Rather than go to court, why not try to solve your dispute through mediation? This is an alternative dispute resolution (ADR) measure, whereby a mediator assists those involved in a dispute to reach an agreement. The government and justice practitioners of the Grand Duchy of Luxembourg are aware of the advantages of mediation.
There is no central body responsible for the regulation of mediators.
In addition to mediation in specific sectors (banking, insurance, etc.), and apart from the Ombudsman responsible for mediation in administrative matters and the Ombudskommittee fir t’Rechter vun de Kanner (Ombudsman Committee for the Rights of the Child), the following legal associations are engaged in mediation:
Mediation is admissible mainly in:
Civil and commercial mediation is a consensual and confidential process conducted by an independent, impartial and competent mediator. It may relate to the whole dispute or just part of it. It comprises both mediation by agreement and court-referred mediation, and family mediation plays an important role.
In mediation by agreement (médiation conventionnelle) either party may suggest to the other that they take the matter to mediation, at any stage of the legal proceedings, independently of any court or arbitration procedure, as long as the pleadings have not ended.
In court-referred mediation (médiation en justice or médiation judiciaire) a civil, commercial or family dispute has already been brought before a court; the court may at any point refer the case to mediation, as long as pleadings have not ended. This does not apply to cases before the Court of Cassation or proceedings for interim measures. The court may ask the parties to enter mediation on its own initiative, or at the joint request of the parties themselves. Either way, the consent of the parties is required. In a limited number of clearly defined cases which raise a question of family law, the court may propose a mediation measure to the parties. It will then organise an information session free of charge, to explain the principles, procedure and effects of mediation.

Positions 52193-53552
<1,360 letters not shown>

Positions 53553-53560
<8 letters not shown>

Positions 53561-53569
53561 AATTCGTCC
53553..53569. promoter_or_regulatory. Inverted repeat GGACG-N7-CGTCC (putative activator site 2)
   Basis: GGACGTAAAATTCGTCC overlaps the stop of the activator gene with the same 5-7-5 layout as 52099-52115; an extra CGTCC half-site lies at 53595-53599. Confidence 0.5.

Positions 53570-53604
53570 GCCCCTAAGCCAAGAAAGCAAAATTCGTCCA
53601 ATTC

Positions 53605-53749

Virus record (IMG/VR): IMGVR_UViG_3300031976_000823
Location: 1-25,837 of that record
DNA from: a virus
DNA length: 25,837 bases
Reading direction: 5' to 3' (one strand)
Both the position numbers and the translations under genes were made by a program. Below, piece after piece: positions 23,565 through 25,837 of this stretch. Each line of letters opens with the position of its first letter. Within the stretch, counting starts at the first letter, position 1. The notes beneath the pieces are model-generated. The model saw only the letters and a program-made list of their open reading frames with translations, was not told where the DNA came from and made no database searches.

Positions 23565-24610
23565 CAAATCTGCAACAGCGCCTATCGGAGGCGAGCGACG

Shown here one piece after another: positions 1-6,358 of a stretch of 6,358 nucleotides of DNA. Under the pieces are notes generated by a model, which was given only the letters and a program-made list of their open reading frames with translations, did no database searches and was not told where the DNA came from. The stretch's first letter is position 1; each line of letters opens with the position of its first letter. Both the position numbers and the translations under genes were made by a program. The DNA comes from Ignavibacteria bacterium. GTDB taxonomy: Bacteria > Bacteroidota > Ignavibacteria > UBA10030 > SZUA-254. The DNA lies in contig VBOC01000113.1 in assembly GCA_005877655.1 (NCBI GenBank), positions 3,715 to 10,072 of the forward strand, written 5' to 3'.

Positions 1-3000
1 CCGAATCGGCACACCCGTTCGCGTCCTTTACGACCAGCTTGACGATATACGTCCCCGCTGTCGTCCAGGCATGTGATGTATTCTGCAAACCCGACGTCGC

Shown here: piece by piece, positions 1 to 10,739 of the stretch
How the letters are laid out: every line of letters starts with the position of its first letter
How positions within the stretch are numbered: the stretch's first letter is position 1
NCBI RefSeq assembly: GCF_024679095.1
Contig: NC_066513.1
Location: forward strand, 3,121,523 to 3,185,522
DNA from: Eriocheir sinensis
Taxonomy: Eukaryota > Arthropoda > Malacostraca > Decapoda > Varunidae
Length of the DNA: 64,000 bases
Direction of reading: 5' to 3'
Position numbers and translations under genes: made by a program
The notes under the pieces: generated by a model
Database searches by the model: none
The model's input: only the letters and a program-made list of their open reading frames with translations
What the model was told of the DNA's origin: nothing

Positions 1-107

In criminal cases the State Prosecutor may, on certain conditions and before deciding whether to bring a prosecution, decide to use mediation if it is likely:
The use of mediation does not rule out a subsequent decision to bring a prosecution, for example if the terms of mediation are breached.
Recourse to mediation is entirely voluntary.
Mediation in administrative matters, mediation in criminal cases, and mediation in particular sectors are all governed by specific legislation.
The Act of 6 May 1999 and the Grand-Ducal Regulation of 31 May 1999 introduced the system of mediation in criminal matters. Before taking a decision on bringing a prosecution, the State Prosecutor may decide to use mediation if he or she considers that this is likely to provide reparation to the victim, resolve the difficulties arising from the offence or contribute to the rehabilitation of the offender. If the State Prosecutor decides to use mediation, he or she may appoint as mediator anyone approved for that purpose.
Anyone wishing to be approved as a mediator in criminal matters may apply to the Minister of Justice, who will decide on approval after consulting the General State Prosecutor.